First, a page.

Angola, the second largest oil producer in Africa with 1.6 million barrels of oil per day and an estimated 17,904.5 million cubic feet of natural gas production, is looking to achieve self-sufficiency in the production of refined products such as fuels and lubricants by 2021.
The country’s president, João Lourenço, disclosed this during the swearing-in ceremony for several state oil and gas positions, affirming that this will be made possible by the expansion of the country’s only refinery in Luanda, and the construction of two refineries in Cabinda and Lobito, which will help to quadruple production by 2021 and reach its downstream targets.
Since 2014, very limited investment in either new or mature exploration and production fields has occurred, largely due to the significant drop in oil prices and limited foreign currencies in the Angolan market. This limited investment in turn has led to the current daily lifts of 1.55 million barrels of oil per day (bpd), a thousand barrels below capacity. Nonetheless, the country holds 9 billion barrels of proven oil resources and 11 trillion cubic feet of proven natural gas reserves, which represent great potential for further economic development and significant business opportunities.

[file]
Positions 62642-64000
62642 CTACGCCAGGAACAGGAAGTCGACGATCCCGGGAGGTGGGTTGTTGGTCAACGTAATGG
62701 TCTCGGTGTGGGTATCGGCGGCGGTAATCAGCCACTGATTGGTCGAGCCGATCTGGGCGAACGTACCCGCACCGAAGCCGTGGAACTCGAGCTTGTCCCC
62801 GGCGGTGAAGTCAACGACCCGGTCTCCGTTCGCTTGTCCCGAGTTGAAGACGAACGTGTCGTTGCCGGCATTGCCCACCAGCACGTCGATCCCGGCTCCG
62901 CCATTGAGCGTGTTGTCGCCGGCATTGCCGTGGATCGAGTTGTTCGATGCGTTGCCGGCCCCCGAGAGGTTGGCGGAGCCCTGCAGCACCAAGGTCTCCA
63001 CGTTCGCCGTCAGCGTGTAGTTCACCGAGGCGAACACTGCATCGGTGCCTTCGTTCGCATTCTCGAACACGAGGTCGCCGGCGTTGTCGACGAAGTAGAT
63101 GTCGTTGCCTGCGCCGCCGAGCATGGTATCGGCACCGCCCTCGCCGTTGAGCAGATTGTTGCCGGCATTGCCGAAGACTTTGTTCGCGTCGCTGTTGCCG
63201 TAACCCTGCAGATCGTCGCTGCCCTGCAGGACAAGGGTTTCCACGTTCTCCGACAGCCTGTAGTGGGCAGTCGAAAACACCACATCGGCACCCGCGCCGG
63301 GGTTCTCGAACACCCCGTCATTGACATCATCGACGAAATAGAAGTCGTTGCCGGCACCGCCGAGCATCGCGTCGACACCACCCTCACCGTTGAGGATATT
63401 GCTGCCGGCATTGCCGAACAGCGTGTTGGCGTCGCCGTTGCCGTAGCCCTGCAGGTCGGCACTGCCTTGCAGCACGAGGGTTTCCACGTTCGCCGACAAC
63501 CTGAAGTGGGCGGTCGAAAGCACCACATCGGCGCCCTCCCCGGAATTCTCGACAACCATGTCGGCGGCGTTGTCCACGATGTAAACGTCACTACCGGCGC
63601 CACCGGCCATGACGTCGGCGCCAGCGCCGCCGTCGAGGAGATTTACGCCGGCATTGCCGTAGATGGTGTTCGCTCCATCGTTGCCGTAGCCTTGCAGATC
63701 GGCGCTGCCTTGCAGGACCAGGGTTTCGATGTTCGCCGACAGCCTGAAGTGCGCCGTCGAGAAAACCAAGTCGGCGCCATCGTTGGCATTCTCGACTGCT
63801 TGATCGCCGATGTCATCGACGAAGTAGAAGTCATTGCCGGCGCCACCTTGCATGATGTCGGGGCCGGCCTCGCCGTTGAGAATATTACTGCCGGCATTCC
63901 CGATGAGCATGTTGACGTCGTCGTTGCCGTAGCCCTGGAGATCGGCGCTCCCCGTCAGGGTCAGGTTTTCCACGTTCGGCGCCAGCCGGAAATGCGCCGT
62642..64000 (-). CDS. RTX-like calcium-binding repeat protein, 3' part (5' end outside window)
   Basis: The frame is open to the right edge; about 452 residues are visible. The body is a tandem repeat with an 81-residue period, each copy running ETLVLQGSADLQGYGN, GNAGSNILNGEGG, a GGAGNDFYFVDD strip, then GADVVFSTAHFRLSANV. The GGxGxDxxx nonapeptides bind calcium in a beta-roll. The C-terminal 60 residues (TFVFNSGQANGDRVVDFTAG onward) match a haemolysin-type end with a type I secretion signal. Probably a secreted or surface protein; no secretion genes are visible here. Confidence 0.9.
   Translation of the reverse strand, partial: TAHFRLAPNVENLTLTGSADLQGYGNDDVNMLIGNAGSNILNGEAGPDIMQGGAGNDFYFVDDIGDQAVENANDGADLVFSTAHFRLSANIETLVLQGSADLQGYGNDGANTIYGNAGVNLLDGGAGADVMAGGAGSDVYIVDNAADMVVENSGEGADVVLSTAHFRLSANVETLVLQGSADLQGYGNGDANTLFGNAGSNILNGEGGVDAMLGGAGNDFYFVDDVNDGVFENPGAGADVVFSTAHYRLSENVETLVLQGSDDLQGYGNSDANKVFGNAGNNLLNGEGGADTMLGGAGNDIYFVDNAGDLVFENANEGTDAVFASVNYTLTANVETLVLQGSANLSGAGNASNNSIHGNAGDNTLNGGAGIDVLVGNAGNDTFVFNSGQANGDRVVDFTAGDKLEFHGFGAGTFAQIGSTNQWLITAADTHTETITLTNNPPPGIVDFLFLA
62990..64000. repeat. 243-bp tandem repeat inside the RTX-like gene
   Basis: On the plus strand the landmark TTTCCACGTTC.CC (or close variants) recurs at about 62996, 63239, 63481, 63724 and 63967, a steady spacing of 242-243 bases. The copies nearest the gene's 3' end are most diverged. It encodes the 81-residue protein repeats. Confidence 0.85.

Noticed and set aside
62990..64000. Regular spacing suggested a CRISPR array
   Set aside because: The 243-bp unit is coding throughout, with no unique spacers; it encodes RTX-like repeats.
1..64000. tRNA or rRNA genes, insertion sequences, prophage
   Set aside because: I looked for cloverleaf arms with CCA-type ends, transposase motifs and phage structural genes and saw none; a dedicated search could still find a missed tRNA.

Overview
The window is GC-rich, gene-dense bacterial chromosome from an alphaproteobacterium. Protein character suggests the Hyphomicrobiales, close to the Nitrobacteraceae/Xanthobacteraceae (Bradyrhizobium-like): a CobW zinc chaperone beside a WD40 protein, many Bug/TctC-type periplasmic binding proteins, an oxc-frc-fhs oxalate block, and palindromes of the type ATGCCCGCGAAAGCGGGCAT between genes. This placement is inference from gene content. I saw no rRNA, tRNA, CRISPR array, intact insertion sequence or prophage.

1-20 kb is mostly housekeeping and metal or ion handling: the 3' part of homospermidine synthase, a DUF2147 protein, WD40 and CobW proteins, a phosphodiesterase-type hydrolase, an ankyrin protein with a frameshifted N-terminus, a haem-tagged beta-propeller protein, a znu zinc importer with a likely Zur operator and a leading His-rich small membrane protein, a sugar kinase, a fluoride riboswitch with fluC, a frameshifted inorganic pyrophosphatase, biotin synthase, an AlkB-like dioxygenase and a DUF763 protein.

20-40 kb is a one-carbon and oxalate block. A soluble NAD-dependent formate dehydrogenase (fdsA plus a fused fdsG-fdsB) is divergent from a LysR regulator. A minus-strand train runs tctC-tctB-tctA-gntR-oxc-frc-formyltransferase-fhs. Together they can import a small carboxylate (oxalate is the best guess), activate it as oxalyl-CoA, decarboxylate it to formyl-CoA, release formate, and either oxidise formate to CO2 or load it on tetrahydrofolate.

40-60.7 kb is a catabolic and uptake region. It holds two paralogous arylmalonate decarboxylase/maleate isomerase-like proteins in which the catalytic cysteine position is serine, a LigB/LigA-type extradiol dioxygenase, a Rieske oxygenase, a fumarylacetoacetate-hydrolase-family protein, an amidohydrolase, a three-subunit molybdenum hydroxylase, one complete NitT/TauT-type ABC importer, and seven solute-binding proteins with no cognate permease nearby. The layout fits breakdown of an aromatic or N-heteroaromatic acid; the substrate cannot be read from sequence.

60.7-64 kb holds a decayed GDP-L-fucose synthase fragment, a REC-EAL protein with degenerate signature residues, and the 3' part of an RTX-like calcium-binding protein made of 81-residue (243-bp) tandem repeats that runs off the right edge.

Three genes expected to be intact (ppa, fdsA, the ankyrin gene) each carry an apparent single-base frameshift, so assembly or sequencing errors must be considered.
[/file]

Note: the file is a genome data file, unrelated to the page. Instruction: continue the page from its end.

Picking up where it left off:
Angola’s oil industry is dominated by its upstream sector – exploration and production of offshore crude oil and natural gas. Almost 75 percent of the oil production comes from off-shore fields. Angola produces light sweet crude oil containing low volumes of sulphur, suited for processing light refined petroleum products.
Since entering into office in 2017, Lourenço has actively sought to reform the oil and gas industry in Angola, from opening of marginal fields to African independents to deep changes in tax laws, and also a new regulatory structure for a Petroleum Agency developed to assume the concessionaire function concession contracts.
Indications suggest that these measures are working—the World Bank’s economic outlook for Angola released in December 2018 predicts GDP will grow by 1.7% in 2018 and 2.2% in 2019—the first time the country will have seen positive growth since 2014. An improved investor environment is listed as a cause for the improvement.
Mega oil and gas projects have achieved final investment decision since 2018, and several more are headed for FID in 2019 and 2020. A new licensing round is expected to attract new international explorers to the country, as well as promote the participation of Angola’s domestic sector by offering incentives for marginal fields.